A few hours after the alleged incident, as the two graduate students were preparing to leave Rochester, one of the students recalled, Farred waited for them at a doorway. “He thanked us again for coming,” the student said. “We told him that what he said was very offensive and he recoiled. ‘I’m sorry if I offended you, I’m sorry.’ ”
But, the other student said, “the way he responded about our reaction to his comment, we both felt offended – the apology itself was insincere.” The insincerity was underscored, the student added, when “after the apology, he said to us, ‘Stay out of any low-income neighborhoods while in Rochester.’ ”
The students said they told some students and faculty members about the remarks that weekend, but had not formally reported the incident before they heard from Hassan. In the next week or so, they met with Hassan; David Harris, deputy provost; and Debbie Philip, a human resources generalist who is the center’s diversity and affirmative action representative.
Again, in a meeting with Harris, the students said, Farred admitted to making the remarks. Moss would not confirm or deny that admission.
Hassan asked Farred, who was also the center’s director of graduate studies, to stay out of the center’s building at certain times when one of the students was to be there for a class and to step down from his advisory position. On Feb. 15, Judith A. Byfield, an associate professor who had been at the conference but did not hear Farred’s remarks, took on the position.
Two days later, the center’s faculty met and issued a letter to graduate students “to reaffirm our collective commitment to maintaining a supportive and serious environment of scholarly pursuit and academic training.” The letter also acknowledged the faculty’s “utmost responsibility to ensure that your learning environment is free from all forms of discriminatory behavior, including racism and sexism. We have taken very seriously the recent alleged discrimination by one of our faculty against two of our graduate students.” More than half a dozen faculty were contacted for this story; only Hassan responded to comment.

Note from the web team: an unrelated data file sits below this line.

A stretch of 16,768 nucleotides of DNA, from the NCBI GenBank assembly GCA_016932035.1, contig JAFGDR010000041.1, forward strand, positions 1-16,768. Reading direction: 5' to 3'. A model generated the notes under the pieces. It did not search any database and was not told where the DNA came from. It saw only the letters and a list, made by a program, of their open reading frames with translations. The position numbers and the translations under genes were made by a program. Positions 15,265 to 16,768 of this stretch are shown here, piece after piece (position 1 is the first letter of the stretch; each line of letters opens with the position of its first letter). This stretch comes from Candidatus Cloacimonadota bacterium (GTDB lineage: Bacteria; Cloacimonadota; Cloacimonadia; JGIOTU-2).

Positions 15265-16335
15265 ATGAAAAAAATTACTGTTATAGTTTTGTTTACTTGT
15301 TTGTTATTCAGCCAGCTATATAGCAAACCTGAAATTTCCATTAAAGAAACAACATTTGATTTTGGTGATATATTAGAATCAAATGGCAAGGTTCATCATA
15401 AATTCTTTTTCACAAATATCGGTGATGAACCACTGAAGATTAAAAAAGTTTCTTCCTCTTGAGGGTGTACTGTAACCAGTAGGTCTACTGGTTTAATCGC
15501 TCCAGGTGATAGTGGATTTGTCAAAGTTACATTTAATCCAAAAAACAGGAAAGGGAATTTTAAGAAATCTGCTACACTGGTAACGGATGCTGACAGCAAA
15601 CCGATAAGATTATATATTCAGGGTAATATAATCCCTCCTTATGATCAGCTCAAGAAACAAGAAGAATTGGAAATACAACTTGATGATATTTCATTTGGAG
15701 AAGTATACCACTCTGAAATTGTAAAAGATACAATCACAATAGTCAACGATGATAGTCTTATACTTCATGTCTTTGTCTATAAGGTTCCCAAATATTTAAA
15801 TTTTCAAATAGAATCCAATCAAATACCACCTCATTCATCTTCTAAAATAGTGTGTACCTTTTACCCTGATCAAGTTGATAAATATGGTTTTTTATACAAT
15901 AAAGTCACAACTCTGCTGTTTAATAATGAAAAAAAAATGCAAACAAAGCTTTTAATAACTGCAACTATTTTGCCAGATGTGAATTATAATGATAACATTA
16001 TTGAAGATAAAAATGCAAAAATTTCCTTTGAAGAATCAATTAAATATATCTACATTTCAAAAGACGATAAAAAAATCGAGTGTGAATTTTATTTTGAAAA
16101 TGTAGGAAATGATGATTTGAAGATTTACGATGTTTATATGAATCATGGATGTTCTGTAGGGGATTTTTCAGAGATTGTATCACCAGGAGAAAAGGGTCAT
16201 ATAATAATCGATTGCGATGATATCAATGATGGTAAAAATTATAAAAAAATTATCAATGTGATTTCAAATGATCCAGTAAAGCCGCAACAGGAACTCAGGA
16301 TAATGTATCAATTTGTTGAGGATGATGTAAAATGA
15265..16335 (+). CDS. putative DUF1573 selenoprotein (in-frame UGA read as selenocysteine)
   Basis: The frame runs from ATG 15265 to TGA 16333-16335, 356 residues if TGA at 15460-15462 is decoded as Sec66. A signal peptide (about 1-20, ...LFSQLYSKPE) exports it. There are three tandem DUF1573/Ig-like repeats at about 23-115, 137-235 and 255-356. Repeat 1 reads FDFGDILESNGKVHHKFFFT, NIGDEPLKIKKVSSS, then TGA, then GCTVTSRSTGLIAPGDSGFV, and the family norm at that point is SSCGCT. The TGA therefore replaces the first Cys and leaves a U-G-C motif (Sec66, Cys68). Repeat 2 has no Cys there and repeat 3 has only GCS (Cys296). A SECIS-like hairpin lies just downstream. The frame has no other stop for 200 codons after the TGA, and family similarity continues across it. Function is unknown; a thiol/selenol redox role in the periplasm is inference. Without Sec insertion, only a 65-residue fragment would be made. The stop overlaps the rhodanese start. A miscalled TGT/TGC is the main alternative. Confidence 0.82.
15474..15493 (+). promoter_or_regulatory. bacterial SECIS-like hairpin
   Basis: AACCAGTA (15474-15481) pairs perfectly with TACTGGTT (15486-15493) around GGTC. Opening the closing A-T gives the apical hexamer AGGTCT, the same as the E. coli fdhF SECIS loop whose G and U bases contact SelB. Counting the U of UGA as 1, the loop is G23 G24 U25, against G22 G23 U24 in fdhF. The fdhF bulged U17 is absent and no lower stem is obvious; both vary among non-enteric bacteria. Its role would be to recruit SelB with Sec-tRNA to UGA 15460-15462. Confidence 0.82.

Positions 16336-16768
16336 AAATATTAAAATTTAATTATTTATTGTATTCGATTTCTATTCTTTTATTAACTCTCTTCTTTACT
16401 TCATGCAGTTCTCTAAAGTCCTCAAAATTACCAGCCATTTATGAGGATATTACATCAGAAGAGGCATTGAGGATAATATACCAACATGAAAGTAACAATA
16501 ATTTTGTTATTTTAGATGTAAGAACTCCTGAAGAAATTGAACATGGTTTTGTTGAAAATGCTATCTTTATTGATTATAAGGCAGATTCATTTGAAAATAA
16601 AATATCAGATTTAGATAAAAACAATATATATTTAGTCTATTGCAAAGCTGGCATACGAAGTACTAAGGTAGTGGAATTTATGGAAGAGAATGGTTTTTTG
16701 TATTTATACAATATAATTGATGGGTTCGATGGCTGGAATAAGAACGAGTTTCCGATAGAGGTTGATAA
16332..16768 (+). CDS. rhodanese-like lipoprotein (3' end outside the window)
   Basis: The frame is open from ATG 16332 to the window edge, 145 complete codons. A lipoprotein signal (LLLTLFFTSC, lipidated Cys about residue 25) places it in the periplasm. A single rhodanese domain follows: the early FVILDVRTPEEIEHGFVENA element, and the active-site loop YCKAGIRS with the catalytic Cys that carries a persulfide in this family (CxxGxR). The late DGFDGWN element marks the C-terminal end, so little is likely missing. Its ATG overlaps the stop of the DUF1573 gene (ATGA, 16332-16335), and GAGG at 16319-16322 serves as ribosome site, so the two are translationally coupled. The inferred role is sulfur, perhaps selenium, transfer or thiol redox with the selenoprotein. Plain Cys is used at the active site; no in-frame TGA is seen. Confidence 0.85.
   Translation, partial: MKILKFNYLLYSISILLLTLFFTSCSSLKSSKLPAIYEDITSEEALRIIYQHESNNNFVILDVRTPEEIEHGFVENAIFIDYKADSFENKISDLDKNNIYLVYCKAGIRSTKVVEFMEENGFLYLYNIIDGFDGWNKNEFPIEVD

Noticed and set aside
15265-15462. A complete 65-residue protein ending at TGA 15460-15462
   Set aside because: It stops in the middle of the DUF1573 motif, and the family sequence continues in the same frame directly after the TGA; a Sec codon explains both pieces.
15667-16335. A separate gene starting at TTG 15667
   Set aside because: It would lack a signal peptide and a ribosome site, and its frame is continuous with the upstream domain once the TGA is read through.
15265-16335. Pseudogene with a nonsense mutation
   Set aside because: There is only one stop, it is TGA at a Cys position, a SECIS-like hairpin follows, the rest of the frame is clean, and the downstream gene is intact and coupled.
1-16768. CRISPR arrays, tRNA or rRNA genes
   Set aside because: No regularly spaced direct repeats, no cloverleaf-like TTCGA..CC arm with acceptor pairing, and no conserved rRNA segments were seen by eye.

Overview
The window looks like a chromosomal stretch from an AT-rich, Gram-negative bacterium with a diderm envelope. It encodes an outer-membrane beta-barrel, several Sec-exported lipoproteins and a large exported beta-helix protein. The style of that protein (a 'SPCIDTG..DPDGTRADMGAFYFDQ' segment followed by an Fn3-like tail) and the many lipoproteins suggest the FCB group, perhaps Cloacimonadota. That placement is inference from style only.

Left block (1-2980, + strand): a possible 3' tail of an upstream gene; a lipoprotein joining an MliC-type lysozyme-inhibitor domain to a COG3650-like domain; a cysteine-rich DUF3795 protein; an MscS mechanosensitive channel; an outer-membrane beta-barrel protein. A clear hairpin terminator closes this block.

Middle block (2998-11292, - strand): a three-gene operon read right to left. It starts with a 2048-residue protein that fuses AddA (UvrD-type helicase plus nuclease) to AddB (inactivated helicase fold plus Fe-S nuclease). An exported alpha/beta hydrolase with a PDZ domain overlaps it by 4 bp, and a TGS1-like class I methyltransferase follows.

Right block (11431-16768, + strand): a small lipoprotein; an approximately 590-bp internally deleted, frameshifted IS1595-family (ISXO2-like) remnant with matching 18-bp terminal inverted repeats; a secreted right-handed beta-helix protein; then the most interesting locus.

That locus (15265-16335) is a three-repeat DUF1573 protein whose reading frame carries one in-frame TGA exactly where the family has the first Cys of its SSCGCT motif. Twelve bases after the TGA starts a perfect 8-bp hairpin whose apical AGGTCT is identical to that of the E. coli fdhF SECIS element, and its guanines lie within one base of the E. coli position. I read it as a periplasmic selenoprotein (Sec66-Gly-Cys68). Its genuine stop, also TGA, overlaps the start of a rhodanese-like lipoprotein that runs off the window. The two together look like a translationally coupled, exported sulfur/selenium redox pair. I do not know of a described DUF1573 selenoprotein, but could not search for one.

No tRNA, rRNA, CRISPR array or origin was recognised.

An early March event cosponsored by the English department was moved out of Africana’s building. A student sent an open letter to Hassan on March 22 – the Monday of Cornell’s spring break -- asking for a meeting for students and faculty.
On March 30, he said, he met with the student. “Let me be clear then in stating that contrary to the unfounded perception of my action, I have never ignored the students’ call for a meeting nor did I object to it,” he wrote in an April 4 letter to students, alumni and faculty. Some students and faculty did meet the next day.
The whole process seems to be moving a bit too slowly for the two graduate students and many of their supporters. “Had this happened with a white professor, or in a different department, the response would have been unequivocal in responding to what was said,” one of the students said.
They’re also concerned that the center was trying to keep the incident quiet to protect its reputation on campus. “Africana is a department that focuses on training black students, so it seems that there is a sort of double standard in waiting so long to censure the comment,” the student said. “We’re second-class students within the university, not in need of protection.”
In editorial published Monday, the Sun’s editors agreed. “We understand why the Africana Center would try to keep this incident in-house … it is embarrassing for a department that stands for equality and combats bigotry to have to deal with an issue as ugly as this one.”
They added: “Why not use this situation as a way to generate an on-campus discourse on how racism and sexism pervade even the most forward-thinking subsets of our society? Why not be at the forefront of the discussion that this situation will undoubtedly create in the coming days and weeks? In choosing to remain silent on the issue, the Africana Center and the administration have attempted to subdue a very important — albeit embarrassing and controversial — conversation about race and sex on our campus.”
An open forum is scheduled for Wednesday.